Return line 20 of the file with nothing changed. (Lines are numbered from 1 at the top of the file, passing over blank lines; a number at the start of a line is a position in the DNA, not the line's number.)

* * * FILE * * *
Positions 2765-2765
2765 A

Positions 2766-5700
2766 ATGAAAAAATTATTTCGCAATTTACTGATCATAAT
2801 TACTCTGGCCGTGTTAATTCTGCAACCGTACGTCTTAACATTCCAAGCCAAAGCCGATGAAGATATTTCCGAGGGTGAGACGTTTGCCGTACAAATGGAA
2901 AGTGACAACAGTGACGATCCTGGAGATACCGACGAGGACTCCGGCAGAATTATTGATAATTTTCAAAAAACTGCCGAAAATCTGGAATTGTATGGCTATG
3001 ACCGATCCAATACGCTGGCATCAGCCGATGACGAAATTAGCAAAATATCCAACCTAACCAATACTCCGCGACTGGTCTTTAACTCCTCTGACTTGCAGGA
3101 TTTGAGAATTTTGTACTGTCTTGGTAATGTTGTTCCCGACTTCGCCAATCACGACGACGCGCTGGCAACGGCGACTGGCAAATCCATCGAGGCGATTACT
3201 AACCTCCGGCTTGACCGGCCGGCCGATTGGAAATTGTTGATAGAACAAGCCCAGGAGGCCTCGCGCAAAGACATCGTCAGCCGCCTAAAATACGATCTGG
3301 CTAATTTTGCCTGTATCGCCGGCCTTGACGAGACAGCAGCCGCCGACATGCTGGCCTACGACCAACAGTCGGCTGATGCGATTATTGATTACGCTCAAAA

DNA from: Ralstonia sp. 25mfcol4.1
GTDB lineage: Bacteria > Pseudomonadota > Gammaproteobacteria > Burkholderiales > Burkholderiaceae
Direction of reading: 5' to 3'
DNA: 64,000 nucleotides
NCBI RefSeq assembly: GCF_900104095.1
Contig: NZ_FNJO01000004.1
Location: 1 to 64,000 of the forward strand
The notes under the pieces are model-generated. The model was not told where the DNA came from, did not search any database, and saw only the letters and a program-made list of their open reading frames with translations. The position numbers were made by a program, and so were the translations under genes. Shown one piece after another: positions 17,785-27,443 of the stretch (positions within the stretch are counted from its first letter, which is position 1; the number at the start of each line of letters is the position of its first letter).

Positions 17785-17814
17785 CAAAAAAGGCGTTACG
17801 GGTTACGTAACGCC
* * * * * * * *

17785 CAAAAAAGGCGTTACG